The German patent reform movement has miles to go, but it is far from beaten. Last weekend I commented on the submissions (feedback to a patent reform proposal) Germany's Federal Ministry of Justice and Consumer Protection published last week, and noted that the submission by the BDI (Federation of German Industries, an umbrella association of associations) appeared to isolate the automotive industry by taking an injunction-friendly (though troll-critical) position. I pointed out that in reality there's a strong interest in patent injunction reform across different segments of the economy.
In a development that is as surprising as it is telling, the BDI's paper has been withdrawn from the website of the Federal Ministry of Justice and Consumer Protection. The only plausible explanation is that some of the pro-reform forces succeeded in convincing the BDI that it was not speaking for the entirety of German industry associations minus automotive and information & communications technology, but had merely been hijacked by patent extremists.
The ministry would very much have liked the BDI to reach a consensus. A paper that wasn't supported by two major member associations wasn't exactly a consensus position--but the BDI portrayed it as the position of a vast majority of the German economy, which it simply wasn't (as I already made clear on Sunday).
This withdrawal represents a very significant setback for those seeking to preserve the status quo of (near-)automatic patent injunctions.
On this occasion, I'd like to clarify what I meant on Sunday by calling on all pro-reform forces to throw their weight behind the Max Planck Institute's (MPI) submission:
First, I meant the MPI paper as a whole, of which the proposed statute is an extremely important--but not the only--part. The document makes it clear what real-world issues that defendants are facing in German patent litigations are meant to be addressed by the proposed proportionality requirement. A proportionality requirement that the statute itself does not elaborate on will, of course, have to be accompanied by a rationale (a commentary provided by the legislature itself) that courts will rely on as they interpret the new statute. The combination of statute and rationale will determine the actual effect.
Second, there's nothing wrong with companies saying that they agree with everything the MPI paper says while some of the may still favor positions that go further and/or statutes of greater specificity. And different organizations will set different priorities. But the MPI paper could serve as a common denominator in an effort to overcome fragmentation.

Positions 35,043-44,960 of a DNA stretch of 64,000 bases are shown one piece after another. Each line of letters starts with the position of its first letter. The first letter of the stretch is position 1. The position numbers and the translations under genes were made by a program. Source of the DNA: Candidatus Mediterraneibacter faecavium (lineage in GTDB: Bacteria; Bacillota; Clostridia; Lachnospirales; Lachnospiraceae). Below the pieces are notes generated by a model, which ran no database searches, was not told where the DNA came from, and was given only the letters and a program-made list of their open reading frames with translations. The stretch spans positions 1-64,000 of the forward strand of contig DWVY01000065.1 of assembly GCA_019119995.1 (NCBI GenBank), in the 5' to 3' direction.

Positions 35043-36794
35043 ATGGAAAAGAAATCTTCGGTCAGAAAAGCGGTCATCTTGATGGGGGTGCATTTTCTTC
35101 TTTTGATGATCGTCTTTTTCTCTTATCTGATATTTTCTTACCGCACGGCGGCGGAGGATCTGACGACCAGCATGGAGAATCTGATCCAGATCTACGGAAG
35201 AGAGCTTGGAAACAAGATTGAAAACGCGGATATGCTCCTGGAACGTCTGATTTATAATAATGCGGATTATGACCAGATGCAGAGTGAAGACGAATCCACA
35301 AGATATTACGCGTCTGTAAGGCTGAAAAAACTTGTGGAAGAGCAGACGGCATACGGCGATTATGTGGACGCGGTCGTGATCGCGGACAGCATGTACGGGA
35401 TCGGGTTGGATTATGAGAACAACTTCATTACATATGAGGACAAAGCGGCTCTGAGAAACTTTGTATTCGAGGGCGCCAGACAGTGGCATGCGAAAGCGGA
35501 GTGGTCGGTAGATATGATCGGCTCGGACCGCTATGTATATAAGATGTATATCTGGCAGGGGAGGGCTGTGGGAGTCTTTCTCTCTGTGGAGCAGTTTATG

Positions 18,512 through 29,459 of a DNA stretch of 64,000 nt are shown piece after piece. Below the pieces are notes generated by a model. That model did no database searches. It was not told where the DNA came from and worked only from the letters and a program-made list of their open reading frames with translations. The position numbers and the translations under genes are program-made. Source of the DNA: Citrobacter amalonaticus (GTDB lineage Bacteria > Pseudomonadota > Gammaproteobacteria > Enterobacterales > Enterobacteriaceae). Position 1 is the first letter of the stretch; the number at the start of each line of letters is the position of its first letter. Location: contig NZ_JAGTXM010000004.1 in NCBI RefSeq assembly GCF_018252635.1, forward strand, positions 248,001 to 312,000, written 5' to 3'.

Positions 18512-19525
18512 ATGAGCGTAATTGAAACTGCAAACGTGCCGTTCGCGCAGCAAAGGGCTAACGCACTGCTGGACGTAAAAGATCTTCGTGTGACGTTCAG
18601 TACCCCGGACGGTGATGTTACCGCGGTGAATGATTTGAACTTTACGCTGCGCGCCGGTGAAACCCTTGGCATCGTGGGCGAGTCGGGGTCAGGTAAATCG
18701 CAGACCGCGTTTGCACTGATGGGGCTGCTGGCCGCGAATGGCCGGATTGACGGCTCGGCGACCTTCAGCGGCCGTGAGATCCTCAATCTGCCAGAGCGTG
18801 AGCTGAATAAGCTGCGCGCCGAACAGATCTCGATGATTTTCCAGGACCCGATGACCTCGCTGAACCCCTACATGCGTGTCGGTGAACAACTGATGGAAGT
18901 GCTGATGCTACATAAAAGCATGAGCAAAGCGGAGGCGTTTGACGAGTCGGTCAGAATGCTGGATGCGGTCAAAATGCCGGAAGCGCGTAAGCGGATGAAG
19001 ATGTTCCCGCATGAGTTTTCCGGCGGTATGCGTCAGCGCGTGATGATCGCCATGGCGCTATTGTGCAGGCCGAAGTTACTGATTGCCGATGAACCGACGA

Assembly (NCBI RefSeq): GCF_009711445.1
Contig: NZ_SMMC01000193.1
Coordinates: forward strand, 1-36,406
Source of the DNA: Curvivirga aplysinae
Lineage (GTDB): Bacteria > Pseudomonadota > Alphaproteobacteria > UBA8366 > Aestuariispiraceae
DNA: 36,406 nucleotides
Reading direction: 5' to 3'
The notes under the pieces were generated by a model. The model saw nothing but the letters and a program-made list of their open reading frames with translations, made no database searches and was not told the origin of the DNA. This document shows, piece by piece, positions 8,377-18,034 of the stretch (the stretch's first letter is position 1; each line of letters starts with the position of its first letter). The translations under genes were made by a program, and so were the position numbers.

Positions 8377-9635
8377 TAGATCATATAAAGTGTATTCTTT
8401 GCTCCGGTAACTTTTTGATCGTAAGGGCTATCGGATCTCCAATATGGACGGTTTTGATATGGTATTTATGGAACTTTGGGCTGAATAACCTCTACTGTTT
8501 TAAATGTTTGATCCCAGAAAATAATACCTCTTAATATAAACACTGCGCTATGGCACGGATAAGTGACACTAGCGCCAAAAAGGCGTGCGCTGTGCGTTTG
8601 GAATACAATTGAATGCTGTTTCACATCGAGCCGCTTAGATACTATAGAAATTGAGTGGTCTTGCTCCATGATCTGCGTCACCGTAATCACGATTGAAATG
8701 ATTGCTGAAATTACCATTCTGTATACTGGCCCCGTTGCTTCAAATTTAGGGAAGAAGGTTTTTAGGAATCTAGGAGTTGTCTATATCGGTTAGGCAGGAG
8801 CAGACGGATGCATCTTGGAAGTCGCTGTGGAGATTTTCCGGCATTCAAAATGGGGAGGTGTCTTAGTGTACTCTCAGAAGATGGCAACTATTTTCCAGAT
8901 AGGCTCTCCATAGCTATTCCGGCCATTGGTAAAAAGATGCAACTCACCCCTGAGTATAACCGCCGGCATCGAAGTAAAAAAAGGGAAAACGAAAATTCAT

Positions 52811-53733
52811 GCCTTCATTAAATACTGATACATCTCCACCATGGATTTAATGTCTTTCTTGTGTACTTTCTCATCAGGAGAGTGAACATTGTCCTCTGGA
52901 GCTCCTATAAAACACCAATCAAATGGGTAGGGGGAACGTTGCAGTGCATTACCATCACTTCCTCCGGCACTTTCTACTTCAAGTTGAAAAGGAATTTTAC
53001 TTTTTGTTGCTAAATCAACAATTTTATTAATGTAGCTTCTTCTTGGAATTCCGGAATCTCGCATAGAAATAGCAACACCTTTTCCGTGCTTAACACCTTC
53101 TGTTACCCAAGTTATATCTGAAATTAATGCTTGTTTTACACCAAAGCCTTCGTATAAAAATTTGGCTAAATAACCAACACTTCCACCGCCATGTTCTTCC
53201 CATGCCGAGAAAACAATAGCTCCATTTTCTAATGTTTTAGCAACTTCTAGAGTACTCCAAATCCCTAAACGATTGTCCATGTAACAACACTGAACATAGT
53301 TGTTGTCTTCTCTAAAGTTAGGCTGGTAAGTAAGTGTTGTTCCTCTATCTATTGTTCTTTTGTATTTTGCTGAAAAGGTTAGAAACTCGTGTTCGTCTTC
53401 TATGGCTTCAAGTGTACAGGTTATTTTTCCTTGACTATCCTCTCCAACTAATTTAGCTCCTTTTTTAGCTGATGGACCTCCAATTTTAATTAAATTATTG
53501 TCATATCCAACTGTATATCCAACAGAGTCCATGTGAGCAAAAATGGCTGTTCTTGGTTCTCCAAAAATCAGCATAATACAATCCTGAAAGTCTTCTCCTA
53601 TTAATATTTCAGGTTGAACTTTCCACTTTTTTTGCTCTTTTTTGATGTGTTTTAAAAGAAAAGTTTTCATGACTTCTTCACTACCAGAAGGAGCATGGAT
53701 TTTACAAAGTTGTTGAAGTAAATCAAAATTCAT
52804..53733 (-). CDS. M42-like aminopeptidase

Third, with the ministry having put forward a first draft that narrowingly redefines the word "(dis)proportionate" (vitiating it to the point that it merely applies to a few extreme cases at the outer margin of disproportionality), it is now critical to ensure that the statute will have scope for all (dis)proportionality theories that the law--and particularly EU law--allows. That's the most important breakthrough one can achieve now for the sake of balancing the system.
Fourth, while the ministry will obviously read--and most likely has already read--the MPI's paper attentively, it's key to consider that politics is not only about what is said, but also very much about who says it. If the ministry and the actual legislature (the Federal Parliament) see that there are strong signs of an economic majority supporting that position, then there is a potential for momentum of the kind that no academic paper can ever have without being backed by corporations and possibly other types of stakeholders.
Fifth, I wish to make clear that my proposal to adopt the MPI's paper as the common denominator of the pro-reform movement was not and is not intended to put it above academic write-ups on the subject of German patent injunction reform. The MPI's submission is simply my recommendation among those documents that were officially provided to the ministry in response to its first draft. I have heard rumors of confidential submissions, but a movement can only be unified behind a published position. Also, other documents commenting on, and suggesting improvements to, the ministry's first draft have been circulated. In fact, I wrote one myself that basically blends Art. 3 IPRED and eBay factor #2. But the pro-reform movement should now, ideally, rally behind a paper that was officially submitted to, and published by, the ministry.
The withdrawal of the BDI's injunction-friendly position may mark a turning point in the debate, and in the legislative process. A strong backing of a consensus position of an economic majority would be the best next step. The fact that the BDI had to retract a paper--not merely after having submitted it, but even after the government had published it!--is very encouraging. It creates a vacuum. The economic majority should fill that vacuum by major companies from different industries lending their collective support to a common-denominator position. The time has come to show the decision-makers at the ministry and in the parliament that only a few entrenched interests oppose meaningful injunction reform. The way to show it is to have an impressive list of supporters of a common position. Beyond the common position, anyone may still have--and communicate--further-reaching ideas. But you have to start someplace.
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